Nigerian President Muhammadu Buhari returned home on Friday after nearly two months of medical leave in Britain during which his deputy, Yemi Osinbajo, stamped his authority on economic policy in Africa’s top oil producer.
Dressed in a black kaftan and Muslim prayer cap, the 74-year-old former military ruler walked stiffly but unaided from his plane after it landed at an air force base in the northern city of Kaduna.
After greeting a handful of provincial and military officials, he boarded a helicopter to Abuja for meetings with Osinbajo and his top military commanders, a government official said.
Buhari, who first came to power in a military coup in 1983, is a northern Muslim while Osinbajo is a lawyer from Nigeria’s predominantly Christian South, a political arrangement that reflects Nigeria’s broad geographic and religious divisions.
He left Abuja on Jan. 19 for 10 days of treatment in Britain but extended his stay on the advice of doctors.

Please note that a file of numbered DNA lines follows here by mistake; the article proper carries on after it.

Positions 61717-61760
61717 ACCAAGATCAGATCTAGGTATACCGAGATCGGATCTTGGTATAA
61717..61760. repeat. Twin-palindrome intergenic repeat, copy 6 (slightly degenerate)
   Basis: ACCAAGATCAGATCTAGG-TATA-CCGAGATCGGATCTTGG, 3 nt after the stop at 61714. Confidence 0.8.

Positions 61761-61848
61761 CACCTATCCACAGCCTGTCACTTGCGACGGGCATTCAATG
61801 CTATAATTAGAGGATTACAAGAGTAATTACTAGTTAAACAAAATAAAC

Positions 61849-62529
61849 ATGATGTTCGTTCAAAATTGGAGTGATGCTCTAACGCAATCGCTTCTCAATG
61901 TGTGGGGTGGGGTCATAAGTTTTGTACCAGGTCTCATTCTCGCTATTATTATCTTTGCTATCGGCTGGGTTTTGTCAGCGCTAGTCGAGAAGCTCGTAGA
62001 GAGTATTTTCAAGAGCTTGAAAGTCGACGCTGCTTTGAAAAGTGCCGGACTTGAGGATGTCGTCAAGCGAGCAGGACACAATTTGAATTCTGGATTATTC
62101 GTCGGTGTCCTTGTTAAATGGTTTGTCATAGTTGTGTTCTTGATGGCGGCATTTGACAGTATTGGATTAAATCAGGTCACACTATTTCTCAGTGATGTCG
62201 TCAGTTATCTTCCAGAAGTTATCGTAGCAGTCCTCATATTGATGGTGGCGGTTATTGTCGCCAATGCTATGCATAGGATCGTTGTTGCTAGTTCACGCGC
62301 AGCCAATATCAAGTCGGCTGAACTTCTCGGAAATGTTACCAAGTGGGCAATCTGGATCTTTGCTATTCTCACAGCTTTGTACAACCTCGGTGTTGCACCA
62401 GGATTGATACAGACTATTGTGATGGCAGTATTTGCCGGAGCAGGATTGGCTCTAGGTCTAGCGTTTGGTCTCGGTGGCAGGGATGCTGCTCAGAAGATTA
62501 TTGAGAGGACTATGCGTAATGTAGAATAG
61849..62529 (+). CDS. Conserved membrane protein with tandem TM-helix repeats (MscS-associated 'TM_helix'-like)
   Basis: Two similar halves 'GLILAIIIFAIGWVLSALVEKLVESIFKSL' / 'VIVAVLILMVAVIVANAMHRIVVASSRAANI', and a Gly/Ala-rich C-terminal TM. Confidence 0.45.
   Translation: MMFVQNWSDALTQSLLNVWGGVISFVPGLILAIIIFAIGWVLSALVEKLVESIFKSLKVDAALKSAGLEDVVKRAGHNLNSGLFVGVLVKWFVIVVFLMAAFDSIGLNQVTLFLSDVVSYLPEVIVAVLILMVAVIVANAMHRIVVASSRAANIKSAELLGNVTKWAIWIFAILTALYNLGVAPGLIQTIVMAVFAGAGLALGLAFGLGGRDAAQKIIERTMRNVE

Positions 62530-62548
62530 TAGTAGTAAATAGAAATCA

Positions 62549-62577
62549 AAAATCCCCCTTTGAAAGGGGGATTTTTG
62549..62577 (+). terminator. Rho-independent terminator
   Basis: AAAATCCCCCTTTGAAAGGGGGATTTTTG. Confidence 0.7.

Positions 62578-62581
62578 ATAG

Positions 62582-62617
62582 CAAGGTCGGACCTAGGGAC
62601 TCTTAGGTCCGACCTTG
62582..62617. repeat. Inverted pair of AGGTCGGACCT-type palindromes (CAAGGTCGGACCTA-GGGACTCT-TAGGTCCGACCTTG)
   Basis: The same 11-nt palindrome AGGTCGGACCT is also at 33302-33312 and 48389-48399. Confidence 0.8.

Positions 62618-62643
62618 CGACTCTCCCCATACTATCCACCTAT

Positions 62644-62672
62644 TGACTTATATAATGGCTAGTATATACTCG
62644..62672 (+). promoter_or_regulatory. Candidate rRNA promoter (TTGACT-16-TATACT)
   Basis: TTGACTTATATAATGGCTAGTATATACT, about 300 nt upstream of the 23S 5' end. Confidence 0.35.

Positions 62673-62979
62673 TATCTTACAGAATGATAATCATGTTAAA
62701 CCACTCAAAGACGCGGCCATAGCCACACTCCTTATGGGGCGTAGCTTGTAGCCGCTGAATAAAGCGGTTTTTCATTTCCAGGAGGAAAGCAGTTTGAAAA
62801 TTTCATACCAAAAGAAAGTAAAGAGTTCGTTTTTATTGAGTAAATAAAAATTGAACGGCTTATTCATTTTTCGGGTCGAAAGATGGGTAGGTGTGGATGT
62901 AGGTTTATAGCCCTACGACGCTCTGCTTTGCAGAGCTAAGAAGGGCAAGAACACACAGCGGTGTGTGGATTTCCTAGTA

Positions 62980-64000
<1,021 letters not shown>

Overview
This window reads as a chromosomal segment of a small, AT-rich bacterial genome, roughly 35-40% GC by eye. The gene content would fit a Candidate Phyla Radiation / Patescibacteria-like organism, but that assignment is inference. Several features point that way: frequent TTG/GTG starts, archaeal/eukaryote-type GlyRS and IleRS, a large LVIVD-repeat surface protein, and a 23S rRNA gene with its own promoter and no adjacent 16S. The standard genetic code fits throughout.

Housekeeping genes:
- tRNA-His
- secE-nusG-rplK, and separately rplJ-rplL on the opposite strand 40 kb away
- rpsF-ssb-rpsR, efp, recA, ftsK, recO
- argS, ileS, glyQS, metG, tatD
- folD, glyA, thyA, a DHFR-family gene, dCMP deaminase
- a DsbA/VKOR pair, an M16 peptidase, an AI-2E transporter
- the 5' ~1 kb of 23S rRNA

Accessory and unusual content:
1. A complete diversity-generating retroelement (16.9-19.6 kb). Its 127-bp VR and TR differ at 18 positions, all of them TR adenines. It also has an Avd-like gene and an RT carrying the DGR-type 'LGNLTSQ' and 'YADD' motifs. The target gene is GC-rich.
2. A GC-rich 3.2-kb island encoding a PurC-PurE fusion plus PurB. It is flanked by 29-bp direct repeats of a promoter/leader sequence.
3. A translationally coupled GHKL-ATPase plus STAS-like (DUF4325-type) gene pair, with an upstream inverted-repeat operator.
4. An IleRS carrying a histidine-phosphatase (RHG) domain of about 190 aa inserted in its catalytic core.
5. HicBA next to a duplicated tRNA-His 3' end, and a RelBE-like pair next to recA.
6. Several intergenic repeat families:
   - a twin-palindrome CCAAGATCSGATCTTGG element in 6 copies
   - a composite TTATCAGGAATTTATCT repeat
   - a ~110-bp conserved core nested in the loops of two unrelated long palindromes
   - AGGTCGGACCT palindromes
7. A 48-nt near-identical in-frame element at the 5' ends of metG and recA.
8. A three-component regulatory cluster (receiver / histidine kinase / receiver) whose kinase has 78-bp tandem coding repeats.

Details of his condition have not been disclosed. In images released by his office this week, he looked painfully thin but was smiling as he greeted Archbishop of Canterbury Justin Welby in London.
Prior to his departure, Buhari made a point of conferring acting presidential powers on Osinbajo, seeking to allay concerns of a void at the helm of Africa’s biggest economy.
Osinbajo played a prominent and active role in Buhari’s absence, chairing cabinet meetings and finishing work on an economic reform plan needed to secure a World Bank loan to help plug a deficit caused by low oil revenues.
The central bank also devalued the naira for retail customers, suggesting a wider devaluation of the currency may be in the offing despite Buhari’s entrenched opposition to such a move.
The transparency over the temporary handover to Osinbajo stands in marked contrast to the secrecy and confusion that surrounded the illness of President Umaru Yar’Adua, who died in 2010 after a long period of medical treatment in Saudi Arabia.